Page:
Naturally, devotees who had reverently served Ramanand Swami for years felt the loss deep within their hearts. Muktanand Swami, senior-most among Ramanand Swami's disciples, courageously tried to comfort and console the devotees and younger sadhus. Meanwhile, Sahajanand Swami helped in seeing to the final rites.

Events seemed to be taking their natural course. The usual discourses and rituals after a passing away had been continuing for thirteen days now. But then, on the fourteenth day after the passing away of Ramanand Swami, Sahajanand Swami called an assembly of the gathered devotees and sadhus. It was to be a historic assembly in the Fellowship, one that followers would look back on with pride, and celebrate for generations to come.
As Sahajanand Swami addressed the gathering, His words of consolation and wisdom struck a deep chord within everyone. Their grief vanished. Peace reigned. Suddenly, the prophetic words of Ramanand Swami came rushing back to male and female devotees alike. "I am merely the drum-beater hailing the arrival of the hero. Varni is the real performer."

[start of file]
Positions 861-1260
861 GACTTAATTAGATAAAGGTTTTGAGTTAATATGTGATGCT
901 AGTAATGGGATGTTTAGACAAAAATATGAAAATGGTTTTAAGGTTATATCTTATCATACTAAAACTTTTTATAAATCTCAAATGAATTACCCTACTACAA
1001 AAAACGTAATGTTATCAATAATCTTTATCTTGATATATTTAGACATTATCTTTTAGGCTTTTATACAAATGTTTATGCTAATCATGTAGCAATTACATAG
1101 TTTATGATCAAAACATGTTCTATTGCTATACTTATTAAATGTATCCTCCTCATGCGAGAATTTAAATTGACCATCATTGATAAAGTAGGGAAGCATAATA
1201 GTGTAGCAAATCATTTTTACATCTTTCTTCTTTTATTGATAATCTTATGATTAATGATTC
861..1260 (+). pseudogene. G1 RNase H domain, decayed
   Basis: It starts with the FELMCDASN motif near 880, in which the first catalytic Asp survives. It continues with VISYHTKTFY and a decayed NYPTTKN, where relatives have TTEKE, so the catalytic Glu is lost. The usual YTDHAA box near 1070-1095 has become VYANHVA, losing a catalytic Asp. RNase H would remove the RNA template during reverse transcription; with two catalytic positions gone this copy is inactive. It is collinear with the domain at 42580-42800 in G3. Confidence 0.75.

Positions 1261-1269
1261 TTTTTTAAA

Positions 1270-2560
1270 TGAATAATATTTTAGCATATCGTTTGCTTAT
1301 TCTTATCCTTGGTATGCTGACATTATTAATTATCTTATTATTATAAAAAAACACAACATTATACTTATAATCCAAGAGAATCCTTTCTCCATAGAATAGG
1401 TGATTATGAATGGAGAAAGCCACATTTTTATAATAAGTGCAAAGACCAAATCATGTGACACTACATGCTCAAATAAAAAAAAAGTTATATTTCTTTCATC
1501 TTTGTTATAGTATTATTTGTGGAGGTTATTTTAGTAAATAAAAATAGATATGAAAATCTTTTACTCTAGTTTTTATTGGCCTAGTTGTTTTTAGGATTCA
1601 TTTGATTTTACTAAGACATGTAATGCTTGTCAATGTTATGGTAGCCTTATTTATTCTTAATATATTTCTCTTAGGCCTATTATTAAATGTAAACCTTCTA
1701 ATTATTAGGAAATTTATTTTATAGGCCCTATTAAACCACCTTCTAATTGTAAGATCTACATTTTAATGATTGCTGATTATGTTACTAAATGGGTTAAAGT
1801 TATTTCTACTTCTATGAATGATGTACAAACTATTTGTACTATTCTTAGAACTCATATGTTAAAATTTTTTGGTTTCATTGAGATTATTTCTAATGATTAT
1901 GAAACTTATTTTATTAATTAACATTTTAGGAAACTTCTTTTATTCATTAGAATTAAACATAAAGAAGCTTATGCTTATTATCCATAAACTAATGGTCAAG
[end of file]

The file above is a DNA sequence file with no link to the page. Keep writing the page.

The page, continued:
Spirits began to lift and everyone looked upon Sahajanand Swami as their succour and saviour, their new spiritual master.
And then, for what can be called the first time ever, the world heard the divine name 'Swaminarayan'. Sahajanand Swami explained to His devotees, "This shall be the mantra that you all should now chant and use in worship."
In this way, Lord Swaminarayan, as Sahajanand Swami later came to be known, graced the Satsang Fellowship with the divine Swaminarayan Mahamantra on Magshar vad 11, Samvat 1858 (1801 CE).

Glory